Whenever casts of old shows come together for a reunion of sorts, it’s always questionable. Not that it doesn’t hold some kind of perverse enjoyment for the fans of it; it’s just not something that really sticks with fans after the special is over. Plus the creators are often very reluctant to go back…I mean just look at Seinfeld. That shows only now receiving a pseudo reunion on the most recent season of Curb Your Enthusiasm just because Larry David suddenly had a brilliant idea of doing it, although time will tell if it’s a success. But never mind that rambling, the point I’m trying to make is reunions often suck…but when it comes to Monty Python, it’s hard for anything they do to be anything less than hilarious.
Monty Python reunites in this outrageous comedy and also features some of today’s biggest comedians including Jimmy Fallon, Eddie Izzard, Dan Aykroyd, and Seth Green. The Pythons are matched against their contemporaries: rock stars, comedians, actors, politicians, Python-haters and potential axe murderers, in this never-before-seen outrageous comedy from the biggest comedy troupe of all time. Watch as Monty Python is brought to life on-screen in this six part mini-series which is airing on the IFC Chanel.
“Oh,” you’re thinking to yourself, “this isn’t a real reunion so much as a look back.” Well that’s true, but it marks the first time in twenty years that the surviving members of Monty Python (John Cleese, Terry Gilliam, Eric Idle, Terry Jones, and Michael Palin) have reunited for anything and that in of itself is a treasure to behold. Plus all of the various modern comedic talent (well, if you consider Dan Aykroyd to be modern) that chimes in during the documentary is a delight to listen to as well, as it adds a sense of real significance to Monty Python as they continue to inspire comics even to this day.
But honestly I’m just skirting the real issue here. The issue is that this is a six hour long documentary! Well that’s not so much an issue but more a testament to just how thorough this all is. And even at six hours I’m not sure it’s complete—other websites state the original runtime of the piece was seven and a half hours, which is even more staggering. Still, with it chronicling the humble beginnings of Python, it’s an easy documentary to get into, although you might find it dragging on occasion. It’s not that it’s not continuously funny, it’s just that if you watch anything for six hours it’ll start to feel stale.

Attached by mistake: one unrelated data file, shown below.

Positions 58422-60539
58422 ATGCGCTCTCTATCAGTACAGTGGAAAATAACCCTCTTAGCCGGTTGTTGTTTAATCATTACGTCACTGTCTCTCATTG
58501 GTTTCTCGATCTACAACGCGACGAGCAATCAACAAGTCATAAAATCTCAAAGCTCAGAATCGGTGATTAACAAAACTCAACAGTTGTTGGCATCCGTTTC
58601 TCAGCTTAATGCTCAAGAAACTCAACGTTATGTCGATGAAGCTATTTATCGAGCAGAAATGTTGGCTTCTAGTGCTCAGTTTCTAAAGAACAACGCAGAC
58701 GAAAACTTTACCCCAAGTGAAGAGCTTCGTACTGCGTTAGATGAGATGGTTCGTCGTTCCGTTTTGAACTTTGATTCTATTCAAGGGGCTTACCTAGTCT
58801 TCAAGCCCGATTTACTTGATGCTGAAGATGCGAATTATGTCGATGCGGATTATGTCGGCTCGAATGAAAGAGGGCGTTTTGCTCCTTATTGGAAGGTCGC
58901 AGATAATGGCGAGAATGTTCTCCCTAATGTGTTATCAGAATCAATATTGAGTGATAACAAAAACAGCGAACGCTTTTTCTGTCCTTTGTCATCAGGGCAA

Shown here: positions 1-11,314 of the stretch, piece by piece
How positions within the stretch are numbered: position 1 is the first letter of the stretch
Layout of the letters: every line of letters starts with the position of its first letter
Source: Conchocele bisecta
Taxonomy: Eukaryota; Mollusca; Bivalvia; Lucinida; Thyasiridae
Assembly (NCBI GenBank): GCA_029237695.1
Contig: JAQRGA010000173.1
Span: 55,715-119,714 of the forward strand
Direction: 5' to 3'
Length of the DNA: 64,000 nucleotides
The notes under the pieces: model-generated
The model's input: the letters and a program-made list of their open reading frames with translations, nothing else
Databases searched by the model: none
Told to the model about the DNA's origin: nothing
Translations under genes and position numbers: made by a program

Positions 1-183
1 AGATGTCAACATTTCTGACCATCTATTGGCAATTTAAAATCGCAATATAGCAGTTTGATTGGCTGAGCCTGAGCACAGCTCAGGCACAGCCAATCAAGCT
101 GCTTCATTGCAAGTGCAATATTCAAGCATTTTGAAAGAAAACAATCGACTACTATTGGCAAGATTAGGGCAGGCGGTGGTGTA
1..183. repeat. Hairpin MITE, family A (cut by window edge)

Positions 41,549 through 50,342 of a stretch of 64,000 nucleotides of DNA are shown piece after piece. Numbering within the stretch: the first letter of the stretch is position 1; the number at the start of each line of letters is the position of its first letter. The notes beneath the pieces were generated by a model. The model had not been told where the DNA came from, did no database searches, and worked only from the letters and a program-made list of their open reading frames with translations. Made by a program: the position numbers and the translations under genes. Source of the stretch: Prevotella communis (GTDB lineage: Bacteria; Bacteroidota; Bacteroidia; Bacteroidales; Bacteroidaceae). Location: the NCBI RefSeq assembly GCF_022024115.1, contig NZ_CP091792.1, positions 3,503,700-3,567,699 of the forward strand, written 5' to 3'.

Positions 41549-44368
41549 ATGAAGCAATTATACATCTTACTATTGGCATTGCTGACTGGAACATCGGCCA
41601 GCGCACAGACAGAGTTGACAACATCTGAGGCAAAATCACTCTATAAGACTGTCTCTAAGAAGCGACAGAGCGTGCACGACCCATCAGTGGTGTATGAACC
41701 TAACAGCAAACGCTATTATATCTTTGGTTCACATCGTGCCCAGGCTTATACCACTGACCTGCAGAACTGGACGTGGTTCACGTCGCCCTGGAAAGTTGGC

Having not dipped into the various Python biographies and history-of books over the years, the majority of this documentary was all new to me, but from what I’ve read it’s kind of just a retelling of stories that have been printed or shot before. So In a nutshell there is nothing overly “new” here and may be the equivalent of a documentary double dip, but for uncultured Python fans such as I it was a great little history lesson. Well not little…six hours, but still.
Speaking of the six hours the whole thing was split into six individual pieces, spread across two discs. The lineup is as follows:
The Not So Interesting Beginning
The Much Funnier Second
And Now, the Sordid Personal Bits
The Ultimate Holy Grail
Lust for Glory
Finally the Last Episode Ever! (For Now)
Overall it’s a solid way to spend six hours on Python…and really, as monotonous as it got, I still greatly enjoyed it. Highly Recommended.
Eagle Rock has really done a superb job in packaging this one up. Not only does it come in a nice two-disc Elite Blu case with inserts and all that good stuff, but it also has a nice heavy cardboard slipcase that houses the set as well. Menus are nicely done and easy to navigate and everything looks good all around.
Video arrives in an AVC encoded 1080i transfer. Yes…for some reason it’s in 1080i, as are all Eagle Rock Blu-ray’s. Surely it wasn’t shot in 1080i, which kind of makes the lack of full 1080p a bit odd…but it ultimately doesn’t really matter. The new footage still looks nice and clear, with the older footage looking…well, old. Can’t clean up something that old and have it look all that hot on Blu-ray, I’m afraid. But it’s a documentary so it’s not something that goes for exceptional clarity anyway…but it still looks very, very good. Audio is a LPCM 2.0 track and is crystal clear from start to finish.
Extras are slim but…hey, six hours of documentary! Do you really want to watch more Python after that? In case you do:
• 15 Minute Interviews w/ Michael Palin, Terry Jones, Eric Idle, John Cleese, Terry Gilliam
• Gilliam Photo Gallery
• Top 10 Sketches
• Out takes
Outtakes are always funny and the top 10 sketches is a nice addition to the set. Sure you could find clips of them on YouTube, but its nice having them in one spot.
A set I Recommend to novice Python fans. Those already wrapped up in the series, however, may find this to be a bit repeat of what they’ve already heard about. A newly recorded repeat, but a repeat nonetheless.
Monty Python: Almost The Truth arrives on DVD and Blu-ray on October 27th.